The study, in which Transparency International looked at 13 independent surveys, gave New Zealand a 9.4 score out of a possible 10. Denmark was second at 9.3 with Singapore and Sweden each at 9.2 and Switzerland at 9.0
Somalia scored 1.1 and is at the end of the 180-country list. Also near the bottom were Afghanistan (1.3), Myanmar (1.4) and Sudan and Iraq (both 1.5).
The United States ranked 19th at 7.5, just behind Japan and the United Kingdom (tied with 7.7 ratings). Canada (8.7) was tied for eighth. The other U.S. neighbor, Mexico (3.3), was 89th.
Only 51 countries beat the index's midpoint of 5.0.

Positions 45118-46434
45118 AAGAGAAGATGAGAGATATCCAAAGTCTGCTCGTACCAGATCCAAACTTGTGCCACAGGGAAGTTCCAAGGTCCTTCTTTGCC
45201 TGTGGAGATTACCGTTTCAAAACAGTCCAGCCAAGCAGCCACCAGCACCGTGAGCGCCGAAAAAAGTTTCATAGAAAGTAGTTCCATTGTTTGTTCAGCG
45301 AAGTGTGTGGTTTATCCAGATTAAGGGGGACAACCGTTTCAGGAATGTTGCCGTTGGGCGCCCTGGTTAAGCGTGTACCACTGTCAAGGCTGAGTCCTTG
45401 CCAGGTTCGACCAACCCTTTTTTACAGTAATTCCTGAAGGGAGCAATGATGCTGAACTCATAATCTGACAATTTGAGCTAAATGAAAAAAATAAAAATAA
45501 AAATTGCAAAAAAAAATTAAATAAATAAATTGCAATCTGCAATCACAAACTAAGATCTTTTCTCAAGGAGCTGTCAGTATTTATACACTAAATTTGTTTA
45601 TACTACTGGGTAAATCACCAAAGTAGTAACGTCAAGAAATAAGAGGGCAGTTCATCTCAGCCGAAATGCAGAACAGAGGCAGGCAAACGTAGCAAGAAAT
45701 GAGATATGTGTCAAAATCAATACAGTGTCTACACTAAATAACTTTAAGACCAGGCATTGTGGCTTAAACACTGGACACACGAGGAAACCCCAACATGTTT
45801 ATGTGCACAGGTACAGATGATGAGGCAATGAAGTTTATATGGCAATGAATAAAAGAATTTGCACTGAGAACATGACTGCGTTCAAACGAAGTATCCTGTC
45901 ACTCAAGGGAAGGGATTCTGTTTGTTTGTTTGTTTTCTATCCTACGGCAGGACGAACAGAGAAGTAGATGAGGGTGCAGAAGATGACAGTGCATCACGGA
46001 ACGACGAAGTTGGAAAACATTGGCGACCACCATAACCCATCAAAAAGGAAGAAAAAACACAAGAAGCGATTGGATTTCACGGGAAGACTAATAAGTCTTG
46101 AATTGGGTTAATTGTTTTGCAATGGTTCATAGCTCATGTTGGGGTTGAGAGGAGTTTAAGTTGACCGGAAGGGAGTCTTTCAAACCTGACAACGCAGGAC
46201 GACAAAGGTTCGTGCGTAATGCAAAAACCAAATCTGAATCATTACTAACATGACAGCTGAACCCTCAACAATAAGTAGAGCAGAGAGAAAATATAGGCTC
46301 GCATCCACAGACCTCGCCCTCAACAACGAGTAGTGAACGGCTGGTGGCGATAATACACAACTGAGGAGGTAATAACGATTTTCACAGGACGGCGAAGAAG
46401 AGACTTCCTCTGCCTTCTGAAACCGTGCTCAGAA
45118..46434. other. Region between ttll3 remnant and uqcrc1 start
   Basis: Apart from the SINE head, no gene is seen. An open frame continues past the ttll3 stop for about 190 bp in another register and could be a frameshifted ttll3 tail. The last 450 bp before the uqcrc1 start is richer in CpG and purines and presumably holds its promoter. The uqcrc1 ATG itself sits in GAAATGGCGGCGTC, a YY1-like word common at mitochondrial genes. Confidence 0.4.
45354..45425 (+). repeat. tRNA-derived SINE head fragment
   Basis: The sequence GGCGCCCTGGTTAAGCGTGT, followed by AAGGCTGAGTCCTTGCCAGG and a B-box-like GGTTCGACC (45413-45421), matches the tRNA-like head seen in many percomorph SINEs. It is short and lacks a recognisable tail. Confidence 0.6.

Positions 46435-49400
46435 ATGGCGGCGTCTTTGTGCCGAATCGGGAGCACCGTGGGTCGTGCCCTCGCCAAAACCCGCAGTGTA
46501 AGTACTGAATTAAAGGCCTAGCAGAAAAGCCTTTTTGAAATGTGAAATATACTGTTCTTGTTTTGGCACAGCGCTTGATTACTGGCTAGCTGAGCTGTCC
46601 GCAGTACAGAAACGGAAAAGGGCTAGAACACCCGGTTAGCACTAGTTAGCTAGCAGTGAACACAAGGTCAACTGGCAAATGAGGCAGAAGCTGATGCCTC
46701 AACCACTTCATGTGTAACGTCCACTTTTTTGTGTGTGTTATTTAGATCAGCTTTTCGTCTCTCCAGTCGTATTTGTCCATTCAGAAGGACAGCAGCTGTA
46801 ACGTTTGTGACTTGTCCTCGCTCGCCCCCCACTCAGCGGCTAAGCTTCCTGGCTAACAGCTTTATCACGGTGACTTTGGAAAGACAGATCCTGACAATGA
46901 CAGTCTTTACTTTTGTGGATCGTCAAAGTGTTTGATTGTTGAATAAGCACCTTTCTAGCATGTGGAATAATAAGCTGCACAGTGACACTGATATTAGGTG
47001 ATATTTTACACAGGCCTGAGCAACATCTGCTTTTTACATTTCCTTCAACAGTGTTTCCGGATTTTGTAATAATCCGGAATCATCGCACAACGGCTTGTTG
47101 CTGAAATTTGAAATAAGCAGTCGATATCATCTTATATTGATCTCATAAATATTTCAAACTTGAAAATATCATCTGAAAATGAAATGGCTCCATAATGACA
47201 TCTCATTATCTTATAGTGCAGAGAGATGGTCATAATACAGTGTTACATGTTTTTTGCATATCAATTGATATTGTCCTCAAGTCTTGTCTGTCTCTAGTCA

Transparency International said the highest scores "reflect political stability, long-established conflict of interest regulations and solid, functioning public institutions." Countries at the bottom were generally "plagued by long-standing conflicts, which have torn apart their governance infrastructure."
"Overall results in the 2009 index are of great concern because corruption continues to lurk where opacity rules, where institutions still need strengthening and where governments have not implemented anti-corruption legal frameworks," Transparency International said.